Ask Our Lord for Help and Trust
“Oh man of little faith, why did you doubt?”
In the June, 2017 edition of the Christian Century magazine, in his article entitled The Temporary Gift of Marriage, Craig Barnes writes: It was the pastor’s last marriage prep meeting with Mike and Sue before their wedding. They had completed all the preparation work on the sacramental dimensions and practical issues of their new life together. Now all that was left was to finalize the wedding ceremony. As they were about to review the proposed liturgy that the pastor had drafted, Mike said, “Before we get into this, I have to say I’m really sacred.”
Seeing his fiancée’s stunned, pained expression, he said quickly, “Oh, I’m not afraid of marrying you, Sue. I’m just terrified of losing you.” Then he looked back at the pastor and explained, “Several years ago, my mother died, and it almost killed me.” Turning back to his fiancée, Mike continued, “What if something happens to you too? I can’t imagine how I would survive.”
The pastor wanted to say something like, Oh, Mike, don’t worry about that. You’re both young and there are so many wonderful years ahead for both of you. But he had buried too many young people to say that. So, as compassionately as possible, he said, “In my experience 100 percent of all marriages eventually come to an end, and you’ll never beat those odds”.
There was a pause before Mike stammered out, “What?” The pastor tried again. “Well, your marriage will end in either death or divorce. There are no other alternatives.”
This time Mike’s face was blank. The pastor continued:
“Let’s say you have a fabulous marriage that lasts as long as we can imagine. How about 60 years? Or even 70? There are few of those, but let’s assume you have 70 years, and that each of those years is an experience in deeper intimacy. Still, one of you is eventually going to have to lay the other into the arms of God. That day will tear you apart. The better the marriage the harder it is at the end.”
“(And) That’s the best possible scenario for your marriage — to share a love so incredible and so long with Sue that it almost kills you to give her up at the end.”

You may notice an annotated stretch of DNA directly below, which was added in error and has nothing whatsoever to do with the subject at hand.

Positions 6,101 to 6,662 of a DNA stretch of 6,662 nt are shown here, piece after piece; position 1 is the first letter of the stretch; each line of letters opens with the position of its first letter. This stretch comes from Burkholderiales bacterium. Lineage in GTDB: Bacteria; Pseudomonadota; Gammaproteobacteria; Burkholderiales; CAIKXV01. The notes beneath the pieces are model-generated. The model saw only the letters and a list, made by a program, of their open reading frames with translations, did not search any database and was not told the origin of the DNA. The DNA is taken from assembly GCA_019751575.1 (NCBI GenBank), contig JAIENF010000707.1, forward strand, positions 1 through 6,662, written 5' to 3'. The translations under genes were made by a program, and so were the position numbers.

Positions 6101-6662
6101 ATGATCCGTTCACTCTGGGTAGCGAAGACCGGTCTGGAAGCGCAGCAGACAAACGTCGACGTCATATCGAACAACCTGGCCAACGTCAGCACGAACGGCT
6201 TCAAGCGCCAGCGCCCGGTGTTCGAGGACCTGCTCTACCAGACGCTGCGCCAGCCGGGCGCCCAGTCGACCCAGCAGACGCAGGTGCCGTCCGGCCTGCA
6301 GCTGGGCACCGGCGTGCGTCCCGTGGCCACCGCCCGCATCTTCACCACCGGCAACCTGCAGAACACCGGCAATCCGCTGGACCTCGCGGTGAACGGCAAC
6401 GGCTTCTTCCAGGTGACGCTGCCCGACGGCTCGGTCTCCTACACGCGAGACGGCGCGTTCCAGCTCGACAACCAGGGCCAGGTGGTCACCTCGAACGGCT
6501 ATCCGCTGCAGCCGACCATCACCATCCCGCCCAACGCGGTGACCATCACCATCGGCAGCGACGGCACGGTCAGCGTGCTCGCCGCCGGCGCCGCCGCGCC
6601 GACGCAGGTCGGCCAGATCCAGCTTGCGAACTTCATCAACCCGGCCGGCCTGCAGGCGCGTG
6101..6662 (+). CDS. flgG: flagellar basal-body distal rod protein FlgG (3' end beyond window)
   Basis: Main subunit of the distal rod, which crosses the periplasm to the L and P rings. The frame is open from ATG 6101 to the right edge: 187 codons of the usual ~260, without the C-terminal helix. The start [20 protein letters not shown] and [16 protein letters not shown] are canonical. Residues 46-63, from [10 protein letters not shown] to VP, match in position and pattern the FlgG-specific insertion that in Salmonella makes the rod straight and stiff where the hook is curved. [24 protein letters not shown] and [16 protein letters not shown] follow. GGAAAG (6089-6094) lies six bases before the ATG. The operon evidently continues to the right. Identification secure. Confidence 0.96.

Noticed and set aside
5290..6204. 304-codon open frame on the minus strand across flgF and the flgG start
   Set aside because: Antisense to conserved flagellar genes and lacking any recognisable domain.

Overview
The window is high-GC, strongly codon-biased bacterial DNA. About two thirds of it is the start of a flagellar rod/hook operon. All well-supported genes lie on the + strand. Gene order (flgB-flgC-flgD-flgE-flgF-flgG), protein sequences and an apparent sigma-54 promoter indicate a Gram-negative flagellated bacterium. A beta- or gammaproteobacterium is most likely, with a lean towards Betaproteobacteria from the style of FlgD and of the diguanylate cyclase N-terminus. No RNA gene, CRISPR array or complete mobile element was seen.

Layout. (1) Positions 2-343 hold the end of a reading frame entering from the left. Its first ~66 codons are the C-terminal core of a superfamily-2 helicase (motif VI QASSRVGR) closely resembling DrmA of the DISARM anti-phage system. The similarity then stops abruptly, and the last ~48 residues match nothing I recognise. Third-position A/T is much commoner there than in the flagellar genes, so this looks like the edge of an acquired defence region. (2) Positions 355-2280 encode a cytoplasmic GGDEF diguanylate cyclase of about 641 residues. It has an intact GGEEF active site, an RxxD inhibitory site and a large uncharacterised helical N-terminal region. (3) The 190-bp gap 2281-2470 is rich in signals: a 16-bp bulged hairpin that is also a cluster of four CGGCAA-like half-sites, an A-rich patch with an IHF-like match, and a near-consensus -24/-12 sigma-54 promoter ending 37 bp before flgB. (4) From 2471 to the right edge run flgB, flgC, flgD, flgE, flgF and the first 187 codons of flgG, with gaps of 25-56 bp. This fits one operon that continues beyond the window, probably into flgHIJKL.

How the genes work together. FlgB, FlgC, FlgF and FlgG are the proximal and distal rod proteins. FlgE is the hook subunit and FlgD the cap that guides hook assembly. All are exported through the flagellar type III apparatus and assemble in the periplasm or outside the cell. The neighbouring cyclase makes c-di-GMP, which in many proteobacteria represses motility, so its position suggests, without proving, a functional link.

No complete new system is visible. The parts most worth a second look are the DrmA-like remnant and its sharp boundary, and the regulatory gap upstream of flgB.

“So why do you want to go through all of that?” the pastor asked. “I say give her up today. Give her back to the Creator who made her, sustains her, and to whom she will always belong. Get the grieving over with before it becomes unbearable. Let God hold her. That way, every morning when you find her next to you, you can rejoice in the temporary gift you can still enjoy.”
Today we hear Jesus walking on the water from St. Matthew’s gospel.
This miraculous and remarkable episode of Jesus walking on the sea must have made a deep impression on the Apostles. It was one of their outstanding memories of the life they shared with the Master. It is reported not only by St Matthew, but also by St Mark, who would have heard about it from St Peter, and by St John. Storms are very frequent on Lake Gennesaret; they cause huge waves and are very dangerous to fishing boats. During His prayer on the hill, Jesus is still mindful of His disciples; He sees them trying to cope with the wind and the waves and comes to their rescue once He has finished praying.
This episode has applications to Christian life. The Church, like the Apostles’ boat, also gets into difficulties, and Jesus who watches over His Church comes to its rescue also, but only after allowing it wrestle with obstacles and be strengthened in the process. He gives us encouragement: “Take heart, it is I; have no fear;” and we show our faith and fidelity by striving to keep an even keel. We call “Lord, save me” when we feel ourselves weakening. These words of St Peter should be used by every soul when calling on Our Lord and Savior’s help. Then our Lord does save us, and we urgently confess our faith: “Truly you are the Son of God.”
St John Chrysostom comments that in this episode Jesus taught Peter and us to realize, from his experience, that all our strength comes from our Lord and that we could not rely on our own resources, or on our own weakness and wretchedness. Chrysostom goes as far as to say that “if we fail to play our part, God ceases to help us.” Hence the reproach, ‘O man of little faith.” When Peter began to be afraid and to doubt, he started to sink, until again, full of faith, he called out, “Lord, save me.”
If at any time we, like Peter, should begin to weaken, we too should try to bring our faith into play and call on Jesus to save us.
My brothers and sisters in Christ, to say I love you to another person – and mean it – is to attempt to walk on water; it’s to attempt to keep sailing your boat together through one storm after another, until your craft goes down in the final storm. All we can do, as this wise pastor counsels this couple, is to realize our vulnerability, to risk the hurt in order to experience God in our relationships, and to trust God to “catch” us when all seems lost.
And somehow, Our Lord reaches out and catches us, if we put aside all of our fears and try to do as Jesus wants us to do; trusting and understanding our baptismal calling.
Christ, in turn, promises to make His presence known to us, to hold us up and support us as we make our way through life’s most turbulent waters and “walk on water” for the good of the Kingdom of God!
Mary, Help of Christians, pray for us!